James Larkin, Irish Trade Unionist

James Larkin was born in 1876 to Irish emigrants, James Larkin and Mary Ann McNulty. His family being in the working class, James grew up in the Liverpool slums.

When he was seven, he had to do work and also attend school, all with the aim of providing for the needs of his low-income family. He got used to this, but things became a lot tougher when his father passed on in 1890.

James Larkin was appointed to take over James Larkin Junior’s position at the firm he worked for. However, his services were turned down in 1892, when he was dismissed. He remained unemployed for some time.

After about two years of enduring this state, he became a sailor. He was also a docker for a while before he was made a foreman for the docks in 1903. He married Elizabeth Brown the same year. James and Elizabeth had four sons.

Being a committed socialist and trade unionist with a harsh background, James understood what workers went through, both skilled and unskilled. James joined the National Union of Dock Laborers, NUDL, temporarily in 1905 after participating in a strike at the docks. Later the same year, he became a permanent member of the union.

Because of unacceptable militant methods, James Larkin was shifted by UNDL to Dublin. But because he was a man with a drive, he did not let this waver his focus on what was more important: fighting for workers’ rights, no matter the cost. Jim, therefore, formed the Irish Transport and Workers’ Union.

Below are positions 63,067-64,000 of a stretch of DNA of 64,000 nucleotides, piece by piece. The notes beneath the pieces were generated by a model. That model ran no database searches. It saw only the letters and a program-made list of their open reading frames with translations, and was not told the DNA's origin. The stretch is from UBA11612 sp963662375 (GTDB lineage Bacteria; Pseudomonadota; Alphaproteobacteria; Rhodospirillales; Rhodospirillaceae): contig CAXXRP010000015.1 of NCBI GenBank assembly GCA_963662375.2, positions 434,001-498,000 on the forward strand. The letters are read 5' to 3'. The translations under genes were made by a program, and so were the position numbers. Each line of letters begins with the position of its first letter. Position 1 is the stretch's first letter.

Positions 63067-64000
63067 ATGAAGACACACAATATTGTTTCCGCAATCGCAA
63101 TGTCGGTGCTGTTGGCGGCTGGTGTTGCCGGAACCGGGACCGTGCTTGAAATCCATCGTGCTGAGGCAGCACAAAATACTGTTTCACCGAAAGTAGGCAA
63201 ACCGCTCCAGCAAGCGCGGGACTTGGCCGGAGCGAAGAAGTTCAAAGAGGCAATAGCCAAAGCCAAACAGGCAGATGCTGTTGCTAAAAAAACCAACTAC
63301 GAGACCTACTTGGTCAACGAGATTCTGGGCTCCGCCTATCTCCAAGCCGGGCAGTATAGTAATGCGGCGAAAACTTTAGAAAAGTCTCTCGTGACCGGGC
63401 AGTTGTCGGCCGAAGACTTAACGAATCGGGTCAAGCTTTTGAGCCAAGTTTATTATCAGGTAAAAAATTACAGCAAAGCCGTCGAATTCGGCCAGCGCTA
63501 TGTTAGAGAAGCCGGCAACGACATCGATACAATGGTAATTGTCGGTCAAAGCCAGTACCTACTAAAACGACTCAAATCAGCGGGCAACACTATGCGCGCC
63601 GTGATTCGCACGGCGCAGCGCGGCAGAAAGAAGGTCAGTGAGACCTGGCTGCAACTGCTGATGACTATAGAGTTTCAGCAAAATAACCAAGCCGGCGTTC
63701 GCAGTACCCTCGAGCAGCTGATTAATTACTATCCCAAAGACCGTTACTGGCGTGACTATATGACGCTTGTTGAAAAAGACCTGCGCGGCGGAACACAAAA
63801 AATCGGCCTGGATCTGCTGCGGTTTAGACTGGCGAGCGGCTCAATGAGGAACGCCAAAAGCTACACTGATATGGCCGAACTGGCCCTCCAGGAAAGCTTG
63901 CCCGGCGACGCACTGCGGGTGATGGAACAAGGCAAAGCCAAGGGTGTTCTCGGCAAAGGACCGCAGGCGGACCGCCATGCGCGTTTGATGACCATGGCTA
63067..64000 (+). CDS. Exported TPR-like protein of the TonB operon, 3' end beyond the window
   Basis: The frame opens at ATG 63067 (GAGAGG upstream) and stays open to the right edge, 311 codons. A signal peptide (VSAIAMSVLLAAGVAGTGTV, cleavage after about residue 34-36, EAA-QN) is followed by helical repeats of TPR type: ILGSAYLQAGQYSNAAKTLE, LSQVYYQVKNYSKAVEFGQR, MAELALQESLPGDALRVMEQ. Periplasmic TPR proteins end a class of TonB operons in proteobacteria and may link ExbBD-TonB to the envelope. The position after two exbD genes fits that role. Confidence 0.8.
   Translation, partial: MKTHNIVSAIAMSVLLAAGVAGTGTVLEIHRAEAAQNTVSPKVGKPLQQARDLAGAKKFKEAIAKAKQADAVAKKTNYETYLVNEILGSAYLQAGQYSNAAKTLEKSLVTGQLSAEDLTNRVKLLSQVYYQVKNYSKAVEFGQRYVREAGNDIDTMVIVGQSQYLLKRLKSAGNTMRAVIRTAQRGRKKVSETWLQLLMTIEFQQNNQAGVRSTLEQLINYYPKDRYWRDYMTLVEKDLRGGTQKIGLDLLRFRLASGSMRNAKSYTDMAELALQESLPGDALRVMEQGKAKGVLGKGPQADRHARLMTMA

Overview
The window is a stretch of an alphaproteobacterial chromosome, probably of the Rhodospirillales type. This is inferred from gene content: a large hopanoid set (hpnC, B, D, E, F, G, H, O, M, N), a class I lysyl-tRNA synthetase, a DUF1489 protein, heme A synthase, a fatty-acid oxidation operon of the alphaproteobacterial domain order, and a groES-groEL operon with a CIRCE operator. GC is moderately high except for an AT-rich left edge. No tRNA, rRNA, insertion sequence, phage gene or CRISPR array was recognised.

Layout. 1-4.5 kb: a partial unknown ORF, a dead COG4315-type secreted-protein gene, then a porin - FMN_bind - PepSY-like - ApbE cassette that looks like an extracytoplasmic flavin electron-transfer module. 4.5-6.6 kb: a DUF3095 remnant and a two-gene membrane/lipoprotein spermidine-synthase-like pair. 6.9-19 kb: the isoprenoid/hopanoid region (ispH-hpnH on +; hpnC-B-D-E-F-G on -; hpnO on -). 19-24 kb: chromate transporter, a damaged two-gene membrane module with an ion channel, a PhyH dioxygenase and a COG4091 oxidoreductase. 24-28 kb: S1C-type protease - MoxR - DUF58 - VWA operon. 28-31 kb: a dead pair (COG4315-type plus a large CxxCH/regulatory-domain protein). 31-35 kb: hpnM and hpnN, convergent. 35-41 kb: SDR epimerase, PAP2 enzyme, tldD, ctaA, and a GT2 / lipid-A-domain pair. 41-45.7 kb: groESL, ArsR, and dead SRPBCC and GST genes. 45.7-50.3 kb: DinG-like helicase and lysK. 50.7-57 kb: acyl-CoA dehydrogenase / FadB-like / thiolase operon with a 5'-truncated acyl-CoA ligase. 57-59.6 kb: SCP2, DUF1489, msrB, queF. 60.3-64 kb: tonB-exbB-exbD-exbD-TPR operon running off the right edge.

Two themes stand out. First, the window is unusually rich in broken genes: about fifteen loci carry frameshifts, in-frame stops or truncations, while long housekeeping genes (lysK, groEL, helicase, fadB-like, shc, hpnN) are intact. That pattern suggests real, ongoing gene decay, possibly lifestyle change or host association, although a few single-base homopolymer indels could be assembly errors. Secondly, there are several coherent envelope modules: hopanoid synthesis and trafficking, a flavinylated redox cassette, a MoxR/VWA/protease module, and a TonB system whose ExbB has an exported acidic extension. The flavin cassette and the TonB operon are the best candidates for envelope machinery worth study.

Soon after that in 1912, he formed the Irish Labor Party with the help and support of James Connolly. James was responsible for the Dublin strikes, including the Dublin Lockout. 100,000 workers went on a strike for eight months and finally achieved fair employment rights.

James Larkin’s methods as he fought for these rights, were all peaceful. He did not want to jeopardize the firms that his members worked for. Therefore, he resolved to peaceful methods like boycotts.

James went to the United States of America in 1914 to attend a lecture tour. He also wanted to provide his support against the British, in the form of funds. However, he got arrested in 1920.

The charges that led to Larkin’s conviction were socialism and criminal anarchy. He got deported in 1923 after being pardoned of the charges and conviction. Back in Ireland, he formed the Workers’ Union of Ireland. In 1924, he formed the Workers’ Union of Ireland. He continued with his acts until he passed on, on January 30, 1947.